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Acute Pain Management Guideline Panel. Acute Pain Management: Operative or Medical Procedures and Trauma. Rockville (MD): Agency for Health Care Policy and Research (AHCPR); 1992 Feb. (AHCPR Clinical Practice Guidelines, No. 1.)

  • This publication is provided for historical reference only and the information may be out of date.

This publication is provided for historical reference only and the information may be out of date.

Cover of Acute Pain Management: Operative or Medical Procedures and Trauma

Acute Pain Management: Operative or Medical Procedures and Trauma.

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This guideline addresses the care of patients with acute pain after operation, medical procedures, or trauma. (Methods used to develop the guideline are in appendix A.) It outlines the physiological basis for pain and cites clinical studies linking effective postoperative pain management with improved patient outcomes. The guideline also describes practices that can minimize or eliminate acute pain. Rigid prescriptions for postoperative pain control are inappropriate because patients vary greatly in the severity of their preexisting pain, medical conditions, and pain experiences; the extensiveness of pathology and associated operations; responses to interventions; personal preferences; and the settings in which they receive care. Instead, this guideline offers clinicians a coherent yet flexible approach to pain assessment and management in daily practice. This guideline has four major goals:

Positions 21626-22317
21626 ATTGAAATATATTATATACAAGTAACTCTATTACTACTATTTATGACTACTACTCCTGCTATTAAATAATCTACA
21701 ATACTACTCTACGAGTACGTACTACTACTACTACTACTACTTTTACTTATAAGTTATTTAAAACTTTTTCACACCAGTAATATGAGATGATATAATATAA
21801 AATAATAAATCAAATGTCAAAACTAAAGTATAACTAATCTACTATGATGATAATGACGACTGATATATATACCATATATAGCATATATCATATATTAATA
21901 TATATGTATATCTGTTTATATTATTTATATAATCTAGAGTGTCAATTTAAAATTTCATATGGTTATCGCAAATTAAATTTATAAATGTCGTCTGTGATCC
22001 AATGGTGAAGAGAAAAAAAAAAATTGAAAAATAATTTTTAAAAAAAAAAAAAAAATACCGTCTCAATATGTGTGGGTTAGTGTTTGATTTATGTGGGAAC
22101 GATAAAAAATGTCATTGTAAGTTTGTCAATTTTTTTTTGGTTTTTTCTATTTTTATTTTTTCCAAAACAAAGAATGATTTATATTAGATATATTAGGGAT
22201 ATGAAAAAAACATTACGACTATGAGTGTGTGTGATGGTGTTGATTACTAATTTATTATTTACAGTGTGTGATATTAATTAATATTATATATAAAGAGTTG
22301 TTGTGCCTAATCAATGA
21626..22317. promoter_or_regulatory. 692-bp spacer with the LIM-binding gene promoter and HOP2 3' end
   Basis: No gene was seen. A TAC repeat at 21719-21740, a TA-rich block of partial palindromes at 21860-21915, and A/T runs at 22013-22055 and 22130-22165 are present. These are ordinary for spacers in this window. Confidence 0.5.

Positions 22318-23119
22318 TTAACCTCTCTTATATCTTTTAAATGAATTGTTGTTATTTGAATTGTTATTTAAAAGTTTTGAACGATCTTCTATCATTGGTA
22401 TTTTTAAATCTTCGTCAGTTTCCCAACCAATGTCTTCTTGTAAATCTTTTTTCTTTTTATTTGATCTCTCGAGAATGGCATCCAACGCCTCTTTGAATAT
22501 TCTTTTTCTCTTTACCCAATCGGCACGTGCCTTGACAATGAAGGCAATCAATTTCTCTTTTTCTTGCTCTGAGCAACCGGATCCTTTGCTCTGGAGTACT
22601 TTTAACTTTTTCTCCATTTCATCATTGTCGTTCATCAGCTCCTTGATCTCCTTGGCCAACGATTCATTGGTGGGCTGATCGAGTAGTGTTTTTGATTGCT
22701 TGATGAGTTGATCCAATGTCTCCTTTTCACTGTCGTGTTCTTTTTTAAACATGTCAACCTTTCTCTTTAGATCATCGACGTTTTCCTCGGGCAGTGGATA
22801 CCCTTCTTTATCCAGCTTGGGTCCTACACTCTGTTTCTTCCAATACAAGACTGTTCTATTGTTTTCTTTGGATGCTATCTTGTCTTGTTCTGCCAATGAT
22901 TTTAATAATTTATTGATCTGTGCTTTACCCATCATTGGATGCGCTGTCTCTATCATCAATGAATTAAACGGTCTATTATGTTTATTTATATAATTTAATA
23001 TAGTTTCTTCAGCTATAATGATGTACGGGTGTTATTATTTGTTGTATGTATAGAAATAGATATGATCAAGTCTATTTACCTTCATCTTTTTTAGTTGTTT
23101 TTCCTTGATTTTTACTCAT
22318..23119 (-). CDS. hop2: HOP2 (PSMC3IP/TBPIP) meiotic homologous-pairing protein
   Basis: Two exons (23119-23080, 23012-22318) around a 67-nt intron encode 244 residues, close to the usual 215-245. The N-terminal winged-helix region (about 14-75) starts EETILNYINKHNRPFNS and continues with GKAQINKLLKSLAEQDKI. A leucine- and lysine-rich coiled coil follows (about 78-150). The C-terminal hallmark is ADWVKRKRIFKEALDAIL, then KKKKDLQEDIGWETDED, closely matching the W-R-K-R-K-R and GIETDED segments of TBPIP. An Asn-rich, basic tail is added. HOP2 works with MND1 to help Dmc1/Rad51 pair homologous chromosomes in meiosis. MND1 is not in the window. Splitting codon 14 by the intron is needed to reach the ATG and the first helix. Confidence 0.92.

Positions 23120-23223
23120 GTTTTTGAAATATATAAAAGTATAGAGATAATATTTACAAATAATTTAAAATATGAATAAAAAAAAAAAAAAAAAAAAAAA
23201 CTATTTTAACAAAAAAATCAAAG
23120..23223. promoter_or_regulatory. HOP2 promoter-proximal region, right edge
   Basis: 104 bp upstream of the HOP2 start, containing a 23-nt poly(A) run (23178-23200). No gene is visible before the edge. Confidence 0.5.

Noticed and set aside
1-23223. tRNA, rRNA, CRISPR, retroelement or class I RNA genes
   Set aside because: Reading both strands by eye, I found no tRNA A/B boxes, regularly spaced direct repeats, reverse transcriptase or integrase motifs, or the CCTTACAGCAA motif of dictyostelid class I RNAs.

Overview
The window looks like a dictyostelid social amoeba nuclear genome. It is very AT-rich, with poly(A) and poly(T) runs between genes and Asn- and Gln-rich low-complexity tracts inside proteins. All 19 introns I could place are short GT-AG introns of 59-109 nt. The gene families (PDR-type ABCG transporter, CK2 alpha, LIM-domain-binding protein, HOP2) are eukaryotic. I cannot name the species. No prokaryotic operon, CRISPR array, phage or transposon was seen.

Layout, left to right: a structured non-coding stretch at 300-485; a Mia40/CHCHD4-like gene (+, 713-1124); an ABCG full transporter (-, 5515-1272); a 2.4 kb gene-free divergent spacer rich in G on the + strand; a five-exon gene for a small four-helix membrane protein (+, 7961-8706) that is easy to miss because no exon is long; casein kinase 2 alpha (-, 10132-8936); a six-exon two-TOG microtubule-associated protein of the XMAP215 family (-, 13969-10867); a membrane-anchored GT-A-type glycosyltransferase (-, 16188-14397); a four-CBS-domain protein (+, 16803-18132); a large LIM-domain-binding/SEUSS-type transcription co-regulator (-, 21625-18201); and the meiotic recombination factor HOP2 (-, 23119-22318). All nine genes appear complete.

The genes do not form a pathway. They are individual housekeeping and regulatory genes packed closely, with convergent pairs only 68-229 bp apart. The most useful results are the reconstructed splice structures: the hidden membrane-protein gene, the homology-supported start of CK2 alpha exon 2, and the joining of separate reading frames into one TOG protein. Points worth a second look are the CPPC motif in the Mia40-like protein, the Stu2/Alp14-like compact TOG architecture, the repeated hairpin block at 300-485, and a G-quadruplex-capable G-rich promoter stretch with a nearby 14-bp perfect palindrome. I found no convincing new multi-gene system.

1. Reduce the incidence and severity of patients' postoperative or posttraumatic pain.
  2. Educate patients about the need to communicate unrelieved pain so they can receive prompt evaluation and effective treatment.
  3. Enhance patient comfort and satisfaction.
  4. Contribute to fewer postoperative complications and, in some cases, shorter stays after surgical procedures.

Need for Aggressive Postoperative Pain Control

Pain is an unpleasant sensory and emotional experience arising from actual or potential tissue damage or described in terms of such damage (International Association for the Study of Pain, 1979 ; Merskey, 1964). No matter how successful or how deftly conducted, operations produce tissue trauma and release potent mediators of inflammation and pain (Hargreaves, and Dionne, 1991).